What is it? It is training or education on a job site, where participants learn from real-life work experiences or exposure. Work-based learning can take a variety of forms and involve different levels of intensity. In some forms, participants are fully integrated into the workplace, gaining not only technical skills but professionalism and employability skills as well. Paid apprenticeships, summer youth employment programs, On-the-Job Training (OJT) provided under WIOA, and paid and unpaid internships are all considered work-based learning. Less intensive forms of work-based learning involve job shadowing or visits to a work site.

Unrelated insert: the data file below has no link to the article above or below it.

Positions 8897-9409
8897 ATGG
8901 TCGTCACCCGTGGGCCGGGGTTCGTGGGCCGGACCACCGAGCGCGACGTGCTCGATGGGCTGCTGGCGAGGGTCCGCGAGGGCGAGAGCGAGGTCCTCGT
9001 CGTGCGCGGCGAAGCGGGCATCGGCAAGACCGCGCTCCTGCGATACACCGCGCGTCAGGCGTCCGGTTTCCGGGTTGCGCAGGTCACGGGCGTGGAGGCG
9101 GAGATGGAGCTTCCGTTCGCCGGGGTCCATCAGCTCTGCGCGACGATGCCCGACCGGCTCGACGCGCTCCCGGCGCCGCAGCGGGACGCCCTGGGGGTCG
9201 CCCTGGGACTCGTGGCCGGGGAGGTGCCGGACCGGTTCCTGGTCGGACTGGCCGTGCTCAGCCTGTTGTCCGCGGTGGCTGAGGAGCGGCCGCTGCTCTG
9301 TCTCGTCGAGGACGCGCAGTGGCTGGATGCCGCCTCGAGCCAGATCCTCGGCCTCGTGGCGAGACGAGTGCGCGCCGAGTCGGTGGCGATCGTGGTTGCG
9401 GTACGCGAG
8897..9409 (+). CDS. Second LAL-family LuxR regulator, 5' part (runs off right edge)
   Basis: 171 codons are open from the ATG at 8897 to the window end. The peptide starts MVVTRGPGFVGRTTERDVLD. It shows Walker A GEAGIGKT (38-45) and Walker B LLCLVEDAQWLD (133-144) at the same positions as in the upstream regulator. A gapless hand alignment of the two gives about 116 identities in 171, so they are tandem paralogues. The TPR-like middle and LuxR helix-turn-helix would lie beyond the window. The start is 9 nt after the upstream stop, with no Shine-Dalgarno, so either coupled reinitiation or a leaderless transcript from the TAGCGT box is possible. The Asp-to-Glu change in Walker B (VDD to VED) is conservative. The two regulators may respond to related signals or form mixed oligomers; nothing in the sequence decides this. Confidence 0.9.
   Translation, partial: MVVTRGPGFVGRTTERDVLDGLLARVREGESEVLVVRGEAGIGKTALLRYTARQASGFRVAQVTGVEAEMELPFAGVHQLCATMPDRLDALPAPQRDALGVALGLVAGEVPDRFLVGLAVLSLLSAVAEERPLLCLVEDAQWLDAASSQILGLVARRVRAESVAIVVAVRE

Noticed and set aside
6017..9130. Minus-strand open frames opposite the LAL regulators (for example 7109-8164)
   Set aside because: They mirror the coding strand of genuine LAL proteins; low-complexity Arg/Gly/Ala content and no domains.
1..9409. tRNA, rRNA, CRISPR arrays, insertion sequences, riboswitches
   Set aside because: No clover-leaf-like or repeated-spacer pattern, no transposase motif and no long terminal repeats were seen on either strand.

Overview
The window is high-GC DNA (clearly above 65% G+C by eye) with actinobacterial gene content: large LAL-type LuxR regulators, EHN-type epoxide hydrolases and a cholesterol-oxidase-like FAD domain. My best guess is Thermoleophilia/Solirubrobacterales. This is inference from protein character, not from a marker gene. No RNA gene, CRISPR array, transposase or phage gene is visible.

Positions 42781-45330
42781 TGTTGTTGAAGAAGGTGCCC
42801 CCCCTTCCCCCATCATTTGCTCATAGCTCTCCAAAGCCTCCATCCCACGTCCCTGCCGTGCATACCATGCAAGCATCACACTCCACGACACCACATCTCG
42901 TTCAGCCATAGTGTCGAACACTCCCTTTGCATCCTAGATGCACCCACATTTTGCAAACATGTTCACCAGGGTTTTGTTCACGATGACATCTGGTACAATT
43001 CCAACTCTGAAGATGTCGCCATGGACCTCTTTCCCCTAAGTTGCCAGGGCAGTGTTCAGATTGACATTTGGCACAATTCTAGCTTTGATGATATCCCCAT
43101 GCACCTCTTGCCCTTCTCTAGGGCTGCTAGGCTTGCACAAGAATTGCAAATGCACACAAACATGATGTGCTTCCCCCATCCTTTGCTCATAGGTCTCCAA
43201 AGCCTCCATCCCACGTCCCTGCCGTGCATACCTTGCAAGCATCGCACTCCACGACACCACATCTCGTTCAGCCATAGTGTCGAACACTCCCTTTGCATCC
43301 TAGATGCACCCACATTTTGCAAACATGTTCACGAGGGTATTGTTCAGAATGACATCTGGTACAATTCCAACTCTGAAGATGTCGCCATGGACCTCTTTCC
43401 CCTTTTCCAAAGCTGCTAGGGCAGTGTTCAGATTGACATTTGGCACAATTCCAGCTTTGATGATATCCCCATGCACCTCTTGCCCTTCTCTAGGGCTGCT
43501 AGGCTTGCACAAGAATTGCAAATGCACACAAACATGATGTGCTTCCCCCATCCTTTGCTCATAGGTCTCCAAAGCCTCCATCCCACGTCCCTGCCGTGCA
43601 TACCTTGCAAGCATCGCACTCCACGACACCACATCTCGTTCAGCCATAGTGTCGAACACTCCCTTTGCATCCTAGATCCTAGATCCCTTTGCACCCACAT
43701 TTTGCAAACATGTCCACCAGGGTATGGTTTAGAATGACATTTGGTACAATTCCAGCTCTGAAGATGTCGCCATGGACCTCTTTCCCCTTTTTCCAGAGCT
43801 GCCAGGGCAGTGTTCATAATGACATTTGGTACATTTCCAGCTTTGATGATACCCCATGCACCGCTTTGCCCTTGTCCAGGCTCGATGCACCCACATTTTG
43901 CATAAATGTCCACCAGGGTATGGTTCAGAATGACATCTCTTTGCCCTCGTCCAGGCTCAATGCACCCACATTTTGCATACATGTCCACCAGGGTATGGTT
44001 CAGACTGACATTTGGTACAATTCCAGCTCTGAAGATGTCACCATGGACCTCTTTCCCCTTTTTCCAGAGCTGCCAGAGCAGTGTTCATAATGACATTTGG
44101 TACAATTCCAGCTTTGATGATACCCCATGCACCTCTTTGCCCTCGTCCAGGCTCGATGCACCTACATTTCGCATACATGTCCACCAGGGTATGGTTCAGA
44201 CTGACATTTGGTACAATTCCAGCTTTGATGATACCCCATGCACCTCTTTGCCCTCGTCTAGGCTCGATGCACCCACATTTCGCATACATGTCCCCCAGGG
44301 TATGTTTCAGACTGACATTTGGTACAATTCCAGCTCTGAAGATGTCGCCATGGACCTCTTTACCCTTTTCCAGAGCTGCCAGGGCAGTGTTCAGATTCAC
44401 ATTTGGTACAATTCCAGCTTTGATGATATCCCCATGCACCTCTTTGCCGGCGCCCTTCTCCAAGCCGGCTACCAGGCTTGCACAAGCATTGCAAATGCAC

Who provides it? Employers offer work-based learning programs, often in partnership with the public workforce system or education and training providers.
Why is it important? Work-based learning offers the opportunity for exposure to work and hands-on instruction that might not be available in classroom training. The idea is that training delivered at the job site, often at the expense of the employer, may be better aligned with current skill requirements. Participants in work-based learning are also socialized into a real work environment, which reinforces employability skills that are hard to teach in a classroom.